So, back to the original question, where do you draw the line? My answer: I don't think we have to. I don't believe it's a matter of black or white, realistic or positive. Rather, I think that life is a thousand shades of gray. Pick and choose what works for you. Change it up as you need to. And never let anyone tell you that what you're feeling is wrong.

7 comments:

  1. I think many of us who chose to ignore the statistic in our own lives use it as fuel, also. In my case, I think, "That's BULL...and I'll SHOW YOU that's BULL!"
    Stats like that must be so hard for new parents of a CFer to face. By showing them how "individual" this disease really is and reassuring them that the stat is NOT a death sentence that kicks in the moment you blow out the candles on the big 3-7, I think we're helping them to overcome the initial "I'm going to outlive my son/daughter" anxiety. Not to say that every CF child will live past or even to 37, but there isn't any guarantee that ANY child, sick or well, will live to any certain age.

    I'm sorry for all that- I'm sure it was incredibly disjointed. That's a hard topic to address...

    -Jenna Langston

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  2. Well put. I did read the post you mentioned and I see where you are coming from. I think the writer of that post has a valid point in the sense that that attitude is what has worked for him but there are other ways of thinking and dealing with CF that are working for other people and we cant' be telling each other that our way is better than their's.

    I think there are people who dwell on the statistics to their detriment,as the post talked about, but I think they are few. I have never known a CFer personally who gave up on life because they were only going to live to 37 or whatever the age may have been. I think most of us are fighting in our way and doing what we can. We are all going to have different attitudes and different feelings in the process and that's okay.

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  3. Agreed, in a big way! Here's a book on the topic where the author claims that this huge push for positive thinking in our society has led to a decrease in compassion. People demanding positivity are simply saying they don't want to have to deal with your issue. It's an interesting perspective... http://www.beliefnet.com/Health/Emotional-Health/2009/12/When-Positive-Thinking-Isnt-Working.aspx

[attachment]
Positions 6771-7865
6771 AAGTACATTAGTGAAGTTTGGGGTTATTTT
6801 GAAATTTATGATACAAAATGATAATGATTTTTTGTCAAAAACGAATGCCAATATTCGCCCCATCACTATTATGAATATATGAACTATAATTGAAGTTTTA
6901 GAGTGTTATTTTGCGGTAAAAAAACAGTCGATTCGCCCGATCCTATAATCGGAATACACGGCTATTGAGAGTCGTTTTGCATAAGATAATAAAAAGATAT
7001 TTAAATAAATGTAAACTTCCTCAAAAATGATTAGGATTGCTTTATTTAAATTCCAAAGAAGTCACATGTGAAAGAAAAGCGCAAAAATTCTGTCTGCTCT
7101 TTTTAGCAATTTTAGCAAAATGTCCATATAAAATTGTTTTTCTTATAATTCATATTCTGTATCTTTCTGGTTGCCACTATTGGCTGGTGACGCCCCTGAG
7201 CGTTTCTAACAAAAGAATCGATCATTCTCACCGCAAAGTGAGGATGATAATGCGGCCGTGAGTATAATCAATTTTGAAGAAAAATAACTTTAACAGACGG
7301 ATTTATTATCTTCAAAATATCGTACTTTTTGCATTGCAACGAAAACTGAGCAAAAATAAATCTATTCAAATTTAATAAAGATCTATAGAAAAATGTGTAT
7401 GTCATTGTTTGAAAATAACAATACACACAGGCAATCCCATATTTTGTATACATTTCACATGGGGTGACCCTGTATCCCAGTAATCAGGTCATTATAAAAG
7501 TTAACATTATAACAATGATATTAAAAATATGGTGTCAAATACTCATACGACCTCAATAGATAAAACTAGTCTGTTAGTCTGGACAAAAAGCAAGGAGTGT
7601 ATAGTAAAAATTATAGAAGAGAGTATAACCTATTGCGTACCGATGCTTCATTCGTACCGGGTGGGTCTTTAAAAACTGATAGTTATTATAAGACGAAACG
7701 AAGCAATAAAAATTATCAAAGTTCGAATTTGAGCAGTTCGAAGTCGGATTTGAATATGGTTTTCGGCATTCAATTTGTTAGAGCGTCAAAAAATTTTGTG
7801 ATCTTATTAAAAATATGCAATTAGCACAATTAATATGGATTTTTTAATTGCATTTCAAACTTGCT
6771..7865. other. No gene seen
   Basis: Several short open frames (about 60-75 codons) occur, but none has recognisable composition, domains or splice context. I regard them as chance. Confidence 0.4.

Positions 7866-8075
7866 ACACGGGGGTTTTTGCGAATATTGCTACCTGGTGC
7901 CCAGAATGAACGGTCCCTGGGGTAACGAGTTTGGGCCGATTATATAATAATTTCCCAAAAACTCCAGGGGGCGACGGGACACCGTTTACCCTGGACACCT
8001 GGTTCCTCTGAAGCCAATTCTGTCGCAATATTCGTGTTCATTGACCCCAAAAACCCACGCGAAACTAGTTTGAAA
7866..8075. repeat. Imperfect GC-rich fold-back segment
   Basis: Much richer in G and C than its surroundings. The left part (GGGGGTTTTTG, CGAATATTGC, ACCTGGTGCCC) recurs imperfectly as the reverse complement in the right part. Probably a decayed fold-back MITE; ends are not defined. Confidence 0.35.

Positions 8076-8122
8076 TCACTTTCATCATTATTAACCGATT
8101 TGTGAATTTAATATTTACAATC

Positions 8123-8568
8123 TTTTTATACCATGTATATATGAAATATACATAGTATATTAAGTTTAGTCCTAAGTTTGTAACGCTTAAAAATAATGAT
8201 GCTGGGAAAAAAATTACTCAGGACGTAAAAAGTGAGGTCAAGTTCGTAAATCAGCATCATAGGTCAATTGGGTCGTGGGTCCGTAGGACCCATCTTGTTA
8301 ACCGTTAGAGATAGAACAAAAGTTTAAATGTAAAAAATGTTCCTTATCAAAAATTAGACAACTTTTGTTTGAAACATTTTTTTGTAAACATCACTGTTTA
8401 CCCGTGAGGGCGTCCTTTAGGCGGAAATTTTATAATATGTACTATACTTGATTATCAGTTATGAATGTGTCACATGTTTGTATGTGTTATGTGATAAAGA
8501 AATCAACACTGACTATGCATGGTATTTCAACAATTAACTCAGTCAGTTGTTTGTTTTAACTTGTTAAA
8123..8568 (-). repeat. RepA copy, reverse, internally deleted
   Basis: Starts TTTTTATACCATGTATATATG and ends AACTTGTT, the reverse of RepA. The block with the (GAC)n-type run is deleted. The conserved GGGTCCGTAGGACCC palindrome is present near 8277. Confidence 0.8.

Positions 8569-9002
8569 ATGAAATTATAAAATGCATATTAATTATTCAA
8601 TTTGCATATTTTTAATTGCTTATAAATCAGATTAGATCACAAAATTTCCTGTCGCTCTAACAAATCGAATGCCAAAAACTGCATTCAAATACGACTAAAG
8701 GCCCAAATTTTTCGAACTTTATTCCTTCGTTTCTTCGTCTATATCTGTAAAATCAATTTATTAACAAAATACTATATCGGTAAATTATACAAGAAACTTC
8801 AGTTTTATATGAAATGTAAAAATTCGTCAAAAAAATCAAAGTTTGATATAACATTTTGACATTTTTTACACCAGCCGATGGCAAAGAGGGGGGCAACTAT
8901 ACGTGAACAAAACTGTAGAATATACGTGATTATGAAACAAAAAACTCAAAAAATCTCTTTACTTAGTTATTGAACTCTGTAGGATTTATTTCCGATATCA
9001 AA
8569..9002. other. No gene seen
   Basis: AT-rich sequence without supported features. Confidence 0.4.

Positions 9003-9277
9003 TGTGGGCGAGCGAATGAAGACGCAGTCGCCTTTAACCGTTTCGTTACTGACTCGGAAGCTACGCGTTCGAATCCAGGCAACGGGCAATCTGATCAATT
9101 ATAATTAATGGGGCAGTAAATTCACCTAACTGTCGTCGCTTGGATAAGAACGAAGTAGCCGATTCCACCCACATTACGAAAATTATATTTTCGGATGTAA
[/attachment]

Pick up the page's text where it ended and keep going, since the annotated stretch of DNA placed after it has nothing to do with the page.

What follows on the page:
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  4. I have had a hard time posting comments on your blog lately so i don't know if you will get this, but i agree - we need to be able to cry and grieve our circumstances every now and then.

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  5. I agree with you 100%. I think our feelings are too important to ignore. They give us vital information as to what is most important to us. I think we can live fuller, richer, lives by acknowledging the negative feelings--so long as we don't dwell. I think by experiencing the negative feelings we appreciate the good ones that much more, we find out what really matters in life, and what we want out of life. It is a fine line though, like you said, and it can be hard (for me at least) not to get sucked into the fear. But I keep working on it and grow from it. Great post and well said.

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  6. LOL - I just finished posting my own thoughts on this as well! As you know, I totally agree. I read a conference talk (I think - I am wracking my brain to remember what) recently that talked about the fact that we do need to grieve the difficult things in our lives. That has sort of always been my feeling anyway - I agree 100% that when I give myself time to feel and work through my emotions, I come out stronger and more positive.

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  7. Jenny,
    Once again, you put your thoughts and feelings into words beautifully. Thanks for having the courage to express your own thoughts without having the intent of squashing anyone else's .